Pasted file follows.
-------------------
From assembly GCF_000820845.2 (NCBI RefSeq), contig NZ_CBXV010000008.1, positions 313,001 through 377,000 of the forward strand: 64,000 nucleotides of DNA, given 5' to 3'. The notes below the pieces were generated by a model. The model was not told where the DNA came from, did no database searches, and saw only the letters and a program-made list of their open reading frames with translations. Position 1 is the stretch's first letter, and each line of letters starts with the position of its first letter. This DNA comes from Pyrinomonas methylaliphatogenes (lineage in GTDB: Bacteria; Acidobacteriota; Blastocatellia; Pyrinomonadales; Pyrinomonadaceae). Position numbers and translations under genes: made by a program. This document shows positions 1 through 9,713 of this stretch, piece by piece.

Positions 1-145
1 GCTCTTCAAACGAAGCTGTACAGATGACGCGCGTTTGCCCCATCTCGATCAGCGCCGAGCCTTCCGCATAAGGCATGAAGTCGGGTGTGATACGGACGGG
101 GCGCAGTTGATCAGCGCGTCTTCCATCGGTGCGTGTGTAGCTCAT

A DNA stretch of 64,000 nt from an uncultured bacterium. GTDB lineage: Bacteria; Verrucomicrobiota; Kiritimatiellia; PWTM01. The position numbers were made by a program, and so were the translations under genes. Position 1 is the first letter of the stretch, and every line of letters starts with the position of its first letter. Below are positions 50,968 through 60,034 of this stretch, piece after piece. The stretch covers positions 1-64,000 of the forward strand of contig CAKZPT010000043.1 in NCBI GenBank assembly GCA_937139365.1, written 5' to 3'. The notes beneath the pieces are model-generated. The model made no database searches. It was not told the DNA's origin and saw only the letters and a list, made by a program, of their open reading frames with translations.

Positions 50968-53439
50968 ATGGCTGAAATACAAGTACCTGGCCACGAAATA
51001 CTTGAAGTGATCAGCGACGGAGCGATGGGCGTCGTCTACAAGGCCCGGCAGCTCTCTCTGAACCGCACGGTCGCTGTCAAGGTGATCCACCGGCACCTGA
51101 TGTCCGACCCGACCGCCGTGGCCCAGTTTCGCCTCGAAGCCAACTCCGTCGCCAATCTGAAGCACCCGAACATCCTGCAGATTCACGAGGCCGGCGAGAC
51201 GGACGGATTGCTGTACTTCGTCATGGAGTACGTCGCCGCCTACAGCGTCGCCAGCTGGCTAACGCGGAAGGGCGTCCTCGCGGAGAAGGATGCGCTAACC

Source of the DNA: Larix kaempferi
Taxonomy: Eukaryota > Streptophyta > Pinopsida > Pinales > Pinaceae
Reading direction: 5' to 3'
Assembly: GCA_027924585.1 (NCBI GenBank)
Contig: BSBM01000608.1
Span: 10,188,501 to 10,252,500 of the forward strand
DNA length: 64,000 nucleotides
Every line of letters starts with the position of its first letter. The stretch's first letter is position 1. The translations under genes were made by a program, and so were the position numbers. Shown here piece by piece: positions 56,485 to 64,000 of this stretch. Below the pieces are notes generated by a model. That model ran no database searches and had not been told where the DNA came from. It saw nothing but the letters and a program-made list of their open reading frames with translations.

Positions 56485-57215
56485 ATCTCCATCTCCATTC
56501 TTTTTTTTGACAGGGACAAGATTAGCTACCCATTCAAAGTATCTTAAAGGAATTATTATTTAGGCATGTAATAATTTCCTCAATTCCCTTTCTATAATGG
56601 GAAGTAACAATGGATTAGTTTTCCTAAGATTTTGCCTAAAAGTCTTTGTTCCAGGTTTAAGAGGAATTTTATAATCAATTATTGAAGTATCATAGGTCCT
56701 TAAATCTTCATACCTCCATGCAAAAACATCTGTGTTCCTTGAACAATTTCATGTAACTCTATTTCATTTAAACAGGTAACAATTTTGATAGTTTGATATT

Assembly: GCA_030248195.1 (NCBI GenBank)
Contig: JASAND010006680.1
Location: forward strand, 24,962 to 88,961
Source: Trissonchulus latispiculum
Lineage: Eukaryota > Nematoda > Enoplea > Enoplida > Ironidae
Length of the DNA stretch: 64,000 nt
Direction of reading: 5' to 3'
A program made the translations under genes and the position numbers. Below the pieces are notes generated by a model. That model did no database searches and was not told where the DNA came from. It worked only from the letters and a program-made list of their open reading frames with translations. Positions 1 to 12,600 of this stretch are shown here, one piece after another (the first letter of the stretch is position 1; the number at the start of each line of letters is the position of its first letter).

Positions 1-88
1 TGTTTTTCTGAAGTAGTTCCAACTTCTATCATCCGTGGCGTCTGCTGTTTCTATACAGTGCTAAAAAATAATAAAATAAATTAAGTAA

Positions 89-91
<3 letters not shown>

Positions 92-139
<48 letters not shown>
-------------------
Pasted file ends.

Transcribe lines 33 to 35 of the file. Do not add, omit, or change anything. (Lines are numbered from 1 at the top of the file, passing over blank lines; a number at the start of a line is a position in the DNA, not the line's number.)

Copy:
1 TGTTTTTCTGAAGTAGTTCCAACTTCTATCATCCGTGGCGTCTGCTGTTTCTATACAGTGCTAAAAAATAATAAAATAAATTAAGTAA

Positions 89-91
<3 letters not shown>